Sapir with nationalist leaders
Sapir with nationalist leaders Nov Marzada
Sapir Sabah, the high school student who recently gained fame after she filed a complaint against an ultra-leftist teacher, summed up her tempestuous three-week ordeal in an Arutz Sheva interview Tuesday.

The teacher, Adam Verete, faced discipliary measures after he called the IDF “the most immoral army in the world,” and reportedly said that Israel “belonged to the Arabs”, but was not fired.

Sabah became a celebrity among nationalists after challenging what she said amounted to political doctrination in the classroom, and was feted by ex-MK Michael Ben Ari and other nationalist figures in a ceremony Sunday at Kiryat Tivon, near Haifa.

Sabah said that Sunday's event filled her with excitement as well as a feeling of “great honor,” at seeing so many people come from all over the country to express their support for her.

Surprisingly perhaps, Sabah said that she has not encountered hostility – except from “those who hide behind their keyboards.”

“Yesterday I went into a clothing store and the saleswoman who recognized me told me “kol hakavod” [a Hebrew phrase that means "good for you!" or “respect!”],” she added.

As for attacks in the media – Sabah insisted she was unruffled. “I don't need the support of the tishkoret,” she explained – using a popular nationalist term that combines the Hebrew word for “media” with the verb that means “to lie.”

"They choose to show only one side, but it doesn't bother me so much,” she explained. “People have had enough time to understand who I am and what I am, so I don't really care how the media portrays me.”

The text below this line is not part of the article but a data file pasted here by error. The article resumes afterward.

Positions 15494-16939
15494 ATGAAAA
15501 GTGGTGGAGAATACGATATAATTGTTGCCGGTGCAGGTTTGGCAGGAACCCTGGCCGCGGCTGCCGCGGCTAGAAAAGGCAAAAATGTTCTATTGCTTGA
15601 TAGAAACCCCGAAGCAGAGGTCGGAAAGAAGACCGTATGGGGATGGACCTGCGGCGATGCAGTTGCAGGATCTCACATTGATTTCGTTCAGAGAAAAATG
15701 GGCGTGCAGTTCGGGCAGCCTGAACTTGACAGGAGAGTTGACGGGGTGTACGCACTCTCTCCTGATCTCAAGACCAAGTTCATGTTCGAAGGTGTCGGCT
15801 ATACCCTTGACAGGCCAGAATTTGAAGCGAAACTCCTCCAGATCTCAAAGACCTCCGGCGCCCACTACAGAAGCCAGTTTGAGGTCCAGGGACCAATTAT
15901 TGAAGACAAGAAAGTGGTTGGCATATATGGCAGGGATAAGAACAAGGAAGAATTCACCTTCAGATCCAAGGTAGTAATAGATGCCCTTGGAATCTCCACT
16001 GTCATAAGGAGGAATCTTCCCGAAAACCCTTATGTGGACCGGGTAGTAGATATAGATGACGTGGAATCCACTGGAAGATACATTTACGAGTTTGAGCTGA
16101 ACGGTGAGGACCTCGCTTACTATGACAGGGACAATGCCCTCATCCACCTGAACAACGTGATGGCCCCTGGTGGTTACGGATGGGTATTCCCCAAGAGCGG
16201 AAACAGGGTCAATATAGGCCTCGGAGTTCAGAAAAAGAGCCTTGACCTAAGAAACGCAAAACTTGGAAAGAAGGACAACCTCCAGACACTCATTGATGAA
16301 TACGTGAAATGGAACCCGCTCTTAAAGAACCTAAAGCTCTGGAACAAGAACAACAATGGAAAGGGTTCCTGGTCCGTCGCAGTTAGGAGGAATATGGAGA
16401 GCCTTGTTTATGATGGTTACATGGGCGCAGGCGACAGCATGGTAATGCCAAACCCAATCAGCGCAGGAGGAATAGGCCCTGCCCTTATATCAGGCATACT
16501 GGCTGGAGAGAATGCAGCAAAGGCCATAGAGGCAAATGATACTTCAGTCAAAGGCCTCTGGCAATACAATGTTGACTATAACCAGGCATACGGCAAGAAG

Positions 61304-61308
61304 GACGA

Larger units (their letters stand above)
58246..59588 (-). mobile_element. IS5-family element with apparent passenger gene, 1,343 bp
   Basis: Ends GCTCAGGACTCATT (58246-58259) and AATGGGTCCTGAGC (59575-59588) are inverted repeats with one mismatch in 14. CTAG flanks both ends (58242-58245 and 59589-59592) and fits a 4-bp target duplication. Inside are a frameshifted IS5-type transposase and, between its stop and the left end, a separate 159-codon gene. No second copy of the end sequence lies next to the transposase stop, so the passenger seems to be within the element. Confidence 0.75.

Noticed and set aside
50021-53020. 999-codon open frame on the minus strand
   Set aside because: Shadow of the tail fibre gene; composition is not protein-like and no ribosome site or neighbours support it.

The backlash by left-wing media outlets against Sabah's stand triggered accusations of McCarthyism and double-standards when it came to issues concerning free-speech.

Sabah said that she never believed that the affair would reach the large proportions that it did, when she first sent the letter of protest against Verete to the Minister of Eduation. Initially, she thought that the matter would be taken care of by the school, and that would be that. When the school failed to take action, she petitioned the Minister of Education, but never thought the matter would reach the national press. She estimates that the reason it did reach the media is that Verete's statements were, indeed, beyond the pale.

Regarding the present situation in the school, Sabah said that while Verete continues to teach, she does not attend his classes anymore, and that she is awaiting the result of her appeal of the school's decision to allow him to continue teaching.

Asked if the pressure she has been under in the past three weeks ever caused her to want to give up the fight, she said no, but admitted that she has experienced a lot of strain. At a certain point, she explained, she decided to only grant interviews to press outlets that she felt comfortable with.

She is now heading back to the normal study schedule – but is aware that some people are already talking about her as a future Knesset member.

Sapir Sabah Nov Marzada